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Bill filed to relocate arts school

New attempts by the Legislature to move the Mississippi Schoolof the Arts out of Brookhaven have begun, but housing limitationsat the proposed new location in north Mississippi could lead togender discrimination issues.

The chairman of the House Education Committee, District 66 Rep.Cecil Brown, D-Jackson, has authored House Bill 599, a no-surprisesbill that would move MSA alongside the similar Mississippi Schoolfor Mathematics and Science at the Mississippi University for Womenin Columbus. The bill was referred to the Appropriations CommitteeTuesday.

This year marks the second consecutive year Brown has aimedlegislation at moving the school. Many officials – including Gov.Haley Barbour – agree that merging MSA’s $2.9 million budget willhelp the state plug a more than $700 million funding gap for fiscalyear 2011.

“This is not something that’s sort of a knee jerk reaction, it’ssomething that has been thought out,” Brown said Tuesday.

Since the merger possibility was raised last year in thegovernor’s budget recommendations, Brookhaven, local legislativeand community officials have mobilized in an attempt to keep theschool in Southwest Mississippi.

Now, a new move-related issue that is surfacing involvespotential limits on the number of bed that could be available formale and female MSA students on the MUW campus. MSA supportersexpressed concerns that bed limitations could preclude students ofone gender or the other from being able to attend MSA if it weremoved to the university campus in Columbus.

Brown maintained that moving MSA to the MUW campus and combiningthe teaching staffs would create better educational opportunitiesfor the students of both schools and spread operation costs over ahigher number of students. Another alternative – bringing MSMS toBrookhaven instead – would not be feasible because the campus can’taccommodate that school’s 240 students, he said.

Brown said facilities exist at the MUW campus to take on the 125arts students with minimal relocation costs. Campus officials therehave pointed to the contrary, however, saying that additionalfunding would be required to bring abandoned educational andresidential spaces up to speed, as well as to build the performancespaces arts students would require.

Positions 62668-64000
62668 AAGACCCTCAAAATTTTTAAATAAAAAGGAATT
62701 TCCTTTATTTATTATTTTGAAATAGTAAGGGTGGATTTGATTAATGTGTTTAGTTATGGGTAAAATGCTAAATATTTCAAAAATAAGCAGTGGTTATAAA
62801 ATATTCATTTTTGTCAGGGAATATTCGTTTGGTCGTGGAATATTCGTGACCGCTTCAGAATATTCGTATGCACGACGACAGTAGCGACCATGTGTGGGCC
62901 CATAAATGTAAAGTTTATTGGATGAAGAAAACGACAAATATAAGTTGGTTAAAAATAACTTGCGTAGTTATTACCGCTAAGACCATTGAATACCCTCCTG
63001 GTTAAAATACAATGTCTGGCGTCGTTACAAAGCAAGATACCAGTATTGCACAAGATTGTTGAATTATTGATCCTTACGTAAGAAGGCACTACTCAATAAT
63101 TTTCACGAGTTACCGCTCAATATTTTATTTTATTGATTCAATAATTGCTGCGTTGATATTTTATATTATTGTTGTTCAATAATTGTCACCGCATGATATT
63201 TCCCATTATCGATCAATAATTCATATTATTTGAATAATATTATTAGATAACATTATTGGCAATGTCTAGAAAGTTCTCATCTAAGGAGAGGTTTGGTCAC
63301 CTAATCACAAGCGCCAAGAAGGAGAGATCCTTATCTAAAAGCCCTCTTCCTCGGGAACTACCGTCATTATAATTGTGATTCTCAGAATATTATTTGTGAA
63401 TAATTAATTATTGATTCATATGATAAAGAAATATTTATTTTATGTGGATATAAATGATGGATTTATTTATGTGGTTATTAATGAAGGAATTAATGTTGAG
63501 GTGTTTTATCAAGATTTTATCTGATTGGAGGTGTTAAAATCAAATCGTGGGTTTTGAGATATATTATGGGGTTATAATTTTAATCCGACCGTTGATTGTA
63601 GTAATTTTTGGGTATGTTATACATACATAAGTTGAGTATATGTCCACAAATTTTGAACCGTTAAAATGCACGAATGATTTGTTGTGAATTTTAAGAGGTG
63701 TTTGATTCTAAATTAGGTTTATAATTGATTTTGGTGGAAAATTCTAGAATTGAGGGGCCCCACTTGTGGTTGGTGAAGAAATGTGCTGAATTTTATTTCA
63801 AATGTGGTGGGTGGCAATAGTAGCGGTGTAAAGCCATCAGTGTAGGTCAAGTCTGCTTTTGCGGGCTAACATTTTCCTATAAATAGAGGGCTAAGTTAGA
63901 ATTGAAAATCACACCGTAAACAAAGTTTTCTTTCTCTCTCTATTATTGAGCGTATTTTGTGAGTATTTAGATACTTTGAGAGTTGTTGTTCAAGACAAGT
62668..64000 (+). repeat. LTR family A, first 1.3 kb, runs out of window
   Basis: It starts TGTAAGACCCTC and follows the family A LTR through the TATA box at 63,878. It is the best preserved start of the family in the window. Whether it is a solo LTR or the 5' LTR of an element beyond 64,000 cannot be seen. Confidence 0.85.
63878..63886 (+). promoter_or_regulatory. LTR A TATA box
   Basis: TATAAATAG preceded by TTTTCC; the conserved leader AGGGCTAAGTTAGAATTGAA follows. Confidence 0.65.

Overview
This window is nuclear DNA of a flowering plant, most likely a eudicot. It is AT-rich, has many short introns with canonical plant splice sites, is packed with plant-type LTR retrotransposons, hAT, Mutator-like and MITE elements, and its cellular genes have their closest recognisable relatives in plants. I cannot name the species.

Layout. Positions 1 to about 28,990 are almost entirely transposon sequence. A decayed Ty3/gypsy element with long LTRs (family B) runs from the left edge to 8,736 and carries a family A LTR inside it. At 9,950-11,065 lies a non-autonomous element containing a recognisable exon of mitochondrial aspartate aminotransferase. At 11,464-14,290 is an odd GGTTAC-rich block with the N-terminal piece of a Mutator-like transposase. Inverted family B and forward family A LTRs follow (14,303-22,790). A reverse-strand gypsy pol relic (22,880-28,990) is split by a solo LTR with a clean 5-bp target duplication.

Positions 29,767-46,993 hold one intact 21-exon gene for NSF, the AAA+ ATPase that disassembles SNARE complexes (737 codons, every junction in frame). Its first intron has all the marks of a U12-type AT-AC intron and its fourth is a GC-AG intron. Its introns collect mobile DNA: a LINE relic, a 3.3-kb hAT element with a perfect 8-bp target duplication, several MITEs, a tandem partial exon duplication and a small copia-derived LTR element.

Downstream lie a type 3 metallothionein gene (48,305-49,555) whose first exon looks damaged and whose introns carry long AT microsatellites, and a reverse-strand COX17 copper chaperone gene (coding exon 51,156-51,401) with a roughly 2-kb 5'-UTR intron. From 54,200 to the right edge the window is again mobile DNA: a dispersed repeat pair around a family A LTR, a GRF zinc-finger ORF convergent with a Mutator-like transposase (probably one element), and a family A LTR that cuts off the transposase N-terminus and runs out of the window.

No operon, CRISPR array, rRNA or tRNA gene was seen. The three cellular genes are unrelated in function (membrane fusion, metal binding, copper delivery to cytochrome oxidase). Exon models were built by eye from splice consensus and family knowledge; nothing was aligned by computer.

Brown said he doesn’t remember extensive work being needed atMUW, but added he wouldn’t argue that fact.

“I’ve not set foot on MSA or MSMS,” he said. “Everything I’mtelling you is what I’ve been told.”

Brown said finding an alternative use for the MSA property andfacilities is ongoing, though a reverter clause in the propertydeed that brings the grounds under the city of Brookhaven’s controlcould be a limiting factor. He said he was aware of the clause butdoes not think finding an alternative state use for the propertywill be a problem.

The state has invested more than $25 million in the MSA campussince it opened. Including the value of property, the city ofBrookhaven has also invested millions in the form of dollars andproperty to have the arts school here.

Plenty of problems exist with moving MSA to Columbus, but moreproblems could arise if the move is actually undertaken. MSADirector Suzanne Hirsch said Columbus campus does not have thespace to take on the two schools’ combined student bodies, aproblem that could lead to admission limitations based ongender.

“You’re basically telling us we would have to limit admissionsbased on gender, which is huge,” she said. “There’s a specificnumber of beds for female dorms and the boys dorm, and there’s notgoing to be growth unless there’s money to renovate a dorm.”

District 92 Rep. Becky Currie, R-Brookhaven, said genderdiscrimination at a combined MSA/MSMS would be unacceptable.

“The first lawsuit the state incurs because they’ve done this onthe basis of gender is going to wipe out any savings in one fatalblow,” she said.

Currie said she is working to gather Republican and regionalsupport for MSA in the House, though those efforts may be difficultthis year considering the governor’s approval of Brown’s bill.

Currie said she is suspicious of efforts to find a replacementinstitution for the Brookhaven campus, suspicious of the savingsthe bill’s supporters cite and suspicious of moving MSA to MUW – acampus that has its own problems and was also targeted for mergerby the governor.

“Are we being used as a pawn to save the W?” Currie said. “If125 high school students is what they believe is going to save theW, they need to shut it down tomorrow. Placing 125 high schoolstudents on a college campus is a disastrous thing to do.”

District 53 Rep. Bobby Moak, D-Bogue Chitto, said regionalsupport for MSA may outweigh what appears thus far to be bipartisansupport for moving the school.

He’s expecting a multitude of bills based on the governor’sproposals. And with all the other issues the state is facing, MSAlegislation may be moved to the backburner.

“You’d have to look at how hard (Barbour) pushes this issue,”Moak said. “If he pushes it hard, he’ll pick up the Republicanvotes. There are some Democrats that are going to go alongalso.

“This is one of those issues that you’ll have to work with everyindividual,” he continued. “There will come a time when people arewilling to listen, and timing is everything.”